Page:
Patriarchal Origins of Japanese Marriage Tax Credit Structure and Consequences on Married Japanese Women
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Japan is currently facing a population decline and other large demographic shifts. Many Japanese people are choosing to delay marriage (or not get married at all), ultimately resulting in a lower birth rate and an aging population. Currently, Japan’s dwindling population is driving demand for more workers from less traditional backgrounds, including women. Despite the demand for women in the workforce, Japan’s tax codes have been found in previous scholarship to actively disincentivize married women from pursuing full-time careers. The Japanese government is, in effect, supporting counterproductive policies. Female workers are needed to fill vacant positions in the workforce, but are also financially disincentivized from working full-time. In this thesis, I first present how historical patriarchal values shifted into nationalistic ideals at the turn of the 20th century. I connect the national values of motherhood to the construction of Japanese tax law in the 1960s. Motherhood, as a key element of nationalism, provided a framework for Japanese politicians as they designed modern tax policies. However, as the century progressed, outside cultural influences pushed back against traditional Japanese conceptions of a woman’s place in society, resulting in fewer women choosing to have families and a lower national birth rate. The shrinking population has led to the previously mentioned increased demand to have women replace lost productivity, but the unintended effects of Japanese tax laws have made such participation difficult for married women. A report on these laws by the Tokyo Foundation for Policy Research helps explain these effects and proposes changes to current policy that will adjust tax laws to meet the needs of Japanese society. Examining government data on the composition of the Japanese workforce in the context of Japan’s patriarchal culture provides striking insights connecting Japan’s patriarchal values, the construction of Japanese tax laws, and the issues that Japan faces today. While issues surrounding gender equality persist in Japan, I conclude my thesis by discussing a traditional Japanese perspective on this system and the emerging problems that the Japanese government must confront in the near future. If Japan wants to overcome the challenges of its dwindling population and other national issues, Japanese politicians have to adjust laws to meet the needs of their citizens. Ultimately, I show how the strong patriarchal forces in Japan have played a role in the workforce issues that Japan faces today and how those issues play a role in the larger conversation of equality in society.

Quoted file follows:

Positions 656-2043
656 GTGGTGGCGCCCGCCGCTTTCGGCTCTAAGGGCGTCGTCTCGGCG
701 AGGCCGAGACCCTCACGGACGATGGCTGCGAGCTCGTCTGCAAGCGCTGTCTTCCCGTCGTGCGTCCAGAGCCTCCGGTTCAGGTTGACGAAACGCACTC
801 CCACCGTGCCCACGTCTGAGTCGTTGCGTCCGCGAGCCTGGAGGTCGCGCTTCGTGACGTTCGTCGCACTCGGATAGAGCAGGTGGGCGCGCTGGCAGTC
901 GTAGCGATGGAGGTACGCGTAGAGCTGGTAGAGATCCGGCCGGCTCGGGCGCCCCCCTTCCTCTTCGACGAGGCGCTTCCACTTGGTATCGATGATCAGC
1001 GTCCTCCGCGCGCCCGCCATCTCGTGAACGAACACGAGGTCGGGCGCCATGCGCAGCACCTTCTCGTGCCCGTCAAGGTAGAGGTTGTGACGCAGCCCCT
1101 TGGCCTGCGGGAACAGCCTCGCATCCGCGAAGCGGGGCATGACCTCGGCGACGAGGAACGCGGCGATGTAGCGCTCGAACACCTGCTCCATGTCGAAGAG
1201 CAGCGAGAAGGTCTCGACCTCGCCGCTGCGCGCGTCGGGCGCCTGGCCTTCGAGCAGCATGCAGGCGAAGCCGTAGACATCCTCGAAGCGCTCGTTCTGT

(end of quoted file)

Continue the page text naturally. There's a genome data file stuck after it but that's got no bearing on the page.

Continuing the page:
Mendoza, Lucas James (2021). Patriarchal Origins of Japanese Marriage Tax Credit Structure and Consequences on Married Japanese Women. Undergraduate Research Scholars Program. Available electronically from